The latest pseudo-intellectual sally to save the “God hypothesis” published on the NYTimes OpEd page brought forth some good responses from letter writers. Among them, was this pithy observation:
…While personal revelation is an excellent way to know whom we love, it is an abysmal way to seek knowledge about the universe. It becomes an excuse to believe what one wishes to believe.
Paul L. LaClair Kearny, N.J., Aug. 23, 2009
My hat’s off to Dan Dennett for his great response, quoted in full here (my emphasis):
To the Editor:
Robert Wright notes that the speculations he outlines on how a moral sense could evolve are “compatible with the standard scientific theory of human creation.” Indeed, these speculations — actually rigorous abstract arguments — have been developed by evolutionary theorists who, like Mr. Wright, see our moral intuitions as real phenomena in need of an explanation.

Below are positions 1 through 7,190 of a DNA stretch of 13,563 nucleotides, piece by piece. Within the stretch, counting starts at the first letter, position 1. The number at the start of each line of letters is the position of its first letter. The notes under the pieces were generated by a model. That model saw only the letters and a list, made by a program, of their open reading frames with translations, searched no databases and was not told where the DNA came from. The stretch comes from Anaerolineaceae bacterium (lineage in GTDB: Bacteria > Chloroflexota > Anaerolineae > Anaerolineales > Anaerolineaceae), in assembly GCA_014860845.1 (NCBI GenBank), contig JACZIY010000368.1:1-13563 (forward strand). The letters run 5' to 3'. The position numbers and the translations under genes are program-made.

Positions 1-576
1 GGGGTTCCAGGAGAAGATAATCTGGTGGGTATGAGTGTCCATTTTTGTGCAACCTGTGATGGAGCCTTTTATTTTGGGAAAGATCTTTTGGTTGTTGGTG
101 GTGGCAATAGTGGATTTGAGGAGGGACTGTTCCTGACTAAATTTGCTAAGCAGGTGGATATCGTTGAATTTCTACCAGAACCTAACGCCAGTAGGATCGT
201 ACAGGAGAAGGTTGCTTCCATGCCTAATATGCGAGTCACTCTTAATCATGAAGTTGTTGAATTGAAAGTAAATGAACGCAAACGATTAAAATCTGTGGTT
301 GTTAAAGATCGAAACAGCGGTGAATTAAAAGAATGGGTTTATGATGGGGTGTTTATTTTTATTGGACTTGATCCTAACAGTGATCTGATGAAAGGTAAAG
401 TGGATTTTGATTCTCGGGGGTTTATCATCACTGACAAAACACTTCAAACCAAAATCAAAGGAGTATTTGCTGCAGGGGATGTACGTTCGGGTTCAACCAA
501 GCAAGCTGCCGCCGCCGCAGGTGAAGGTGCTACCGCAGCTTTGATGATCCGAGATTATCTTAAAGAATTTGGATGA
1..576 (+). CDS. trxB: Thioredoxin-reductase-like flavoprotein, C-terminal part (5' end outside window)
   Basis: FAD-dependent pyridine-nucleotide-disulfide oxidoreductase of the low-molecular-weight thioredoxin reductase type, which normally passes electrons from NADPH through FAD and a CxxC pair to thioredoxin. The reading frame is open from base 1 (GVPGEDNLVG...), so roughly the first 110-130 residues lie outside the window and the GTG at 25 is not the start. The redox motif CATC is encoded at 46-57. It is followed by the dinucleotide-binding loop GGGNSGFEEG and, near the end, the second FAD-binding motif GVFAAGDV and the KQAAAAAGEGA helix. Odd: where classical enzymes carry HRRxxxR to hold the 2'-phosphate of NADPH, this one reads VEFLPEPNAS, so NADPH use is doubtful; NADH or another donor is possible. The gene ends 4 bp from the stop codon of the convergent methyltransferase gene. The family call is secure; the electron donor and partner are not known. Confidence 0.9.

But the point of these arguments is to demonstrate that there can be a traversable path, an evolutionary process, from, say, bacteria, to us (with our moral intuitions) that doesn’t at any point require that the evolutionary process itself have a purpose. In other words, their implication is that our moral sense would evolve even if there weren’t a creative intelligence in the background.
So the compatibility that Mr. Wright finds is trivial.
Go ahead and believe in God, if you like, but don’t imagine that you have been given any grounds for such a belief by science.
Daniel Dennett Medford, Mass., Aug. 23, 2009
Dennett is the author of Consciousness Explained, one of the best books I have ever read on the mind-body problem. I am tickled to see that the Wiki article cites T. Nagel’s criticisms of the book in its summary – one of my favorite parts of Dan’s book is his dissection of Nagel’s famous article, “What is it Like to Be a Bat?”